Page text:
6.5x53R Dutch Mannlicher. (Edit: with; 'B' on the headstamp......proposed as Carl Berg but; no evidence)

I have the following inerted 6.5 x53R Dutch Mannlicher with the; ‘B,’ in the headstamp. I believe the; ‘B,’ indicates the brass supplier: Carl Berg; Werdohl, North Rhine-Westphalia, Germany.

From Joost: July 2007, regarding: “known brass suppliers.”

“S = Schweizerische Metallwerke Selve & Co
FN = Fabrique nationale
Gr = G. Roth (logo)
B = Carl berg hagen Werdohl Germany
BS = Basse & Selve Messingwerke Altona Germany
X = Gorham manufacturing company New York. USA
22D AI = Kupfer und Messingwerke A.G Hirsch, Berlin Germany

A lot more letter codes were used but are unknown.”

From searching through previous IAA Forum notes, I understand that Carl Berg was joined with Basse & Selve and Carl Heckmann to form Berg-Heckmann-Selve AG, between 1935 and 1937.
I believe the above information was from an earlier Forum discussion but, frustratingly; I can’t find it again.

The above example is dated 1935 and therefore, should fall within the; Berg-Heckmann-Selve AG venture period.

The cartridge, as I understand it, is from: Artillerie-Inrichtingen.

Is there any new information regarding the relationship between AI and Carl Berg (Berg-Heckmann-Selve AG) and what the partners manufactured, or provided?

2 Likes

There is in my view no indication that Berg-Heckmann-Selve AG did make anything cartridge-related beyond supplying the metal in the form of strips or cups.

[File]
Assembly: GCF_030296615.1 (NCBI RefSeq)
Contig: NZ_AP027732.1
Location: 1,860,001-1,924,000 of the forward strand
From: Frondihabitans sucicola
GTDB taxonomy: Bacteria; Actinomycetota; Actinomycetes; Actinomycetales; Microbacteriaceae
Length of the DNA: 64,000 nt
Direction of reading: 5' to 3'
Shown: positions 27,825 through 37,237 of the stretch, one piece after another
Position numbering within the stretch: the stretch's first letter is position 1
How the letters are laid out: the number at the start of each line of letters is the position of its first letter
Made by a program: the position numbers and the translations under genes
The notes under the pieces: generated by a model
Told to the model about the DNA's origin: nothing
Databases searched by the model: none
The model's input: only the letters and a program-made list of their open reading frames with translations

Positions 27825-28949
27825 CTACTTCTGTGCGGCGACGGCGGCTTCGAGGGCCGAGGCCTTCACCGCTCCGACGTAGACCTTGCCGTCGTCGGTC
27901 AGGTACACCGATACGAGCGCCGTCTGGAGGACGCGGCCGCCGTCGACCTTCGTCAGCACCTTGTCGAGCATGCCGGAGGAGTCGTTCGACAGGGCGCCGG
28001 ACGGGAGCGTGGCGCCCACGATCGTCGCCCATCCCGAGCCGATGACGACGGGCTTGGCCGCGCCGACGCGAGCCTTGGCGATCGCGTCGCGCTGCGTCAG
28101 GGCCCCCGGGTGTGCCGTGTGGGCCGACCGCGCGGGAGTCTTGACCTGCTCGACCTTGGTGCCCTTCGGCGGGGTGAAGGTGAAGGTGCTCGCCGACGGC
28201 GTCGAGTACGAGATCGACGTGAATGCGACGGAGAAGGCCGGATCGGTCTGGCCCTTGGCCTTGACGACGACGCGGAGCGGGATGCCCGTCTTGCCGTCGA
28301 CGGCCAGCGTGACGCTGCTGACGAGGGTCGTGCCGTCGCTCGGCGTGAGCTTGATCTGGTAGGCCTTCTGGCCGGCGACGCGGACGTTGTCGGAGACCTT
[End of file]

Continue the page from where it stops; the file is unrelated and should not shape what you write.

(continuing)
Many thanks JPeelen for your comment and I’m sure you are probably correct.

I was curious because of the significant profile of the; ‘B,’ on the headstamp. If we were to take an automotive analogy, we would have a car without a manufacturers name, but; with the ID (logo) of the steel supplier.
It just seems somewhat counter intuitive, when compared to present day norms.

Perhaps; Artillerie-Inrichtingen felt that their style was well established and only required an ID of the metal supplier for quality and tracking purposes?
However; the metal supplier information must surely have been available to them via the batch and date on the headstamp.

Our Dutch members would probably have to correct me, but I think “Staatsbedrijf der Artillerie Inrichtingen” was the only supplier of “Scherpe No. 1” cartridges for the army, at least up to the time your case was made.

The 1935 date on the headstamp ONLY identifies the year the case was made. It says nothing about what year the brass was provided, nor does it indicate when the case was loaded. i have German 9mm P08 boxes which have a great deal of information on the label, and there are examples where cases made in the late 1930s, and so dated, were loaded as late as 1943. There are similar examples from other countries.

It is important not to read too much into the headstamp regarding when the round was loaded or when the case material or other components were supplied.

Cheers,
Lew

Quite true. I have FN22 6,5 cases loaded in Java (KNIL) in the late 30s, in ammo surplussed by Indonesia in the 80s ( full 500 rd tins).
Before WWI, the Netherlands sourced cases and cups from several German firms, from Georg Roth ( as part of the Steyr rifle contract), as well as reloading fired cases.
DocAV